Sustainable crafts: Basket making in Hadleigh
Weaving with osiers
Click on the first picture for a magnified view. Osiers are visible on the left, behind Crown Terrace; the terrace of houses that used to stand in the High Street where Hadleigh Library is currently (2021) situated. Perhaps someone was still making baskets locally in the early 1950s. Several osier beds are recorded in Hadleigh & Thundersley on the Tithe Awards of 1847 and 1838 respectively.
On the map, we see numbers 29 and 30 . These relate to two small plots of land directly behind the houses as well as the houses and their gardens. In 1847 Alfred Tyrell (also owner of Blossoms) owned the whole terrace of four separate dwellings also known as Crown Cottages.
The occupier of 29 was George Lloyd, baker. Plot 30 is where the basket makers, the Ridgewells lived. Little preparation is needed to grow osiers; cuttings are pushed into the right sort of ground in spring and they just grow.
Willow is an important energy crop because it grows quickly and will re-grow annually after being cut (coppiced). It is attractive to wildlife and – as we now realise – also helps to capture carbon in the soil. Rather helpfully, using willow for baskets is also a way of sequestering carbon to help reduce greenhouse gases and combat climate change.
Willow or ‘osier’ rods are also called ‘withies’. The W B Yeats poem “Down by the Salley Gardens” references the use by basket-makers like James Ridgewell of the long flexible shoots (withies) resulting from coppicing the common willow or osier (Salix Viminalis) also known as “sallow” or saileach in Irish. The Ridgewell family were the basket makers of Hadleigh for decades, always living in Crown Terrace.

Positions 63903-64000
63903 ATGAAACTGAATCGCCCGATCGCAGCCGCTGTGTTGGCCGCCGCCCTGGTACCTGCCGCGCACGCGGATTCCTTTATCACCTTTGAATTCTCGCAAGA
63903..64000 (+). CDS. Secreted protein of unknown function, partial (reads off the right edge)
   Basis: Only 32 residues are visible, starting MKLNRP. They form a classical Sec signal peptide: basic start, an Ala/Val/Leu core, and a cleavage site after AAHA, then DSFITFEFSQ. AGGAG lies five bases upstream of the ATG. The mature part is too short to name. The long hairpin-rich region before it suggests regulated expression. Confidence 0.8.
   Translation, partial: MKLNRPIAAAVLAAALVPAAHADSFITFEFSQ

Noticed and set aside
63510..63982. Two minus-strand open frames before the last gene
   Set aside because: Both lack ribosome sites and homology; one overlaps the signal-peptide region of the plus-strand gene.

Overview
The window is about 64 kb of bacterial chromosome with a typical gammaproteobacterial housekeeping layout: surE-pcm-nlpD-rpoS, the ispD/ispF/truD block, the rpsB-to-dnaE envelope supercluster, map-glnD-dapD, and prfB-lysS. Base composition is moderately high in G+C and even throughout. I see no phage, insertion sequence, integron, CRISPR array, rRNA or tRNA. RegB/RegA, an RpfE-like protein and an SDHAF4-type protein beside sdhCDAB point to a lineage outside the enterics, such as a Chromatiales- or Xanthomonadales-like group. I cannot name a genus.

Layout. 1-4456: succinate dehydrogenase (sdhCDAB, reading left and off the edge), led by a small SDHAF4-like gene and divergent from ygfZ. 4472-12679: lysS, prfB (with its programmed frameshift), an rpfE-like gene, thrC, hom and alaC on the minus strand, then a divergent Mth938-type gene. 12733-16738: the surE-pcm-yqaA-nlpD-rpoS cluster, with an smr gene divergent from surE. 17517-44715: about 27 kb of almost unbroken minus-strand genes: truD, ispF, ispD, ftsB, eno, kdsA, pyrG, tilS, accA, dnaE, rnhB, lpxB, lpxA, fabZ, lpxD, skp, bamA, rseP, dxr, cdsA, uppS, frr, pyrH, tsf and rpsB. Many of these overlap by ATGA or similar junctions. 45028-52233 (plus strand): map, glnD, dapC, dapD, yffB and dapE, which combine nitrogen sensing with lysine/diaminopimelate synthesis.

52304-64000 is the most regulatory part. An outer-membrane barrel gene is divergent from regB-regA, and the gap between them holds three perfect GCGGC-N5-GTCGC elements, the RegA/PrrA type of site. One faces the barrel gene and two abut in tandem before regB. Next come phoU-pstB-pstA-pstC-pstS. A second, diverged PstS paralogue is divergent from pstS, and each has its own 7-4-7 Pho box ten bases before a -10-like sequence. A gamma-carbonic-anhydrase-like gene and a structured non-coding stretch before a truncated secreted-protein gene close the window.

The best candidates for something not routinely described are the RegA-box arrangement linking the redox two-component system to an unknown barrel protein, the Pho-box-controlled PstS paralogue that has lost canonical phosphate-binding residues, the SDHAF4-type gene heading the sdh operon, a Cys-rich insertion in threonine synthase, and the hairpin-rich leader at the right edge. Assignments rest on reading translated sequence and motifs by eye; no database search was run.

The basket makers and the bakers lived in the two houses nearest to the Crown pub. Both occupations were thirsty work!
James Ridgewell was born at Bocking in Essex and moved to Hadleigh in the early 1840s, probably after his marriage to Catherine Thorington of Thundersley in 1842. The Ridgewells lived in the cottage with their eight children ~ four boys and four girls. James would have been an important craftsman in the village as he supplied the wicker containers used in both farms and homes.
Fruit and vegetables were gathered from the fields into baskets; fish, poultry and dairy produce were all packed into wicker for the journey to Rochford market. Jobs requiring the transport of bulky materials such as manure or rubble needed baskets, and rural items such as animal muzzles, bird traps and beer strainers were made of willow. James Ridgewell continued working as the basket and sieve maker for the village until his death on 16th October 1906, aged 84 years. All four of James and Catherine’s sons ~ Walter, James, Lewis and Alfred ~ became basket makers.
The last picture shows Endway, where one of the cottages was home to Cunning Murrell. Note the empty, woven withies basket slung across the chest and shoulder of the man on the left.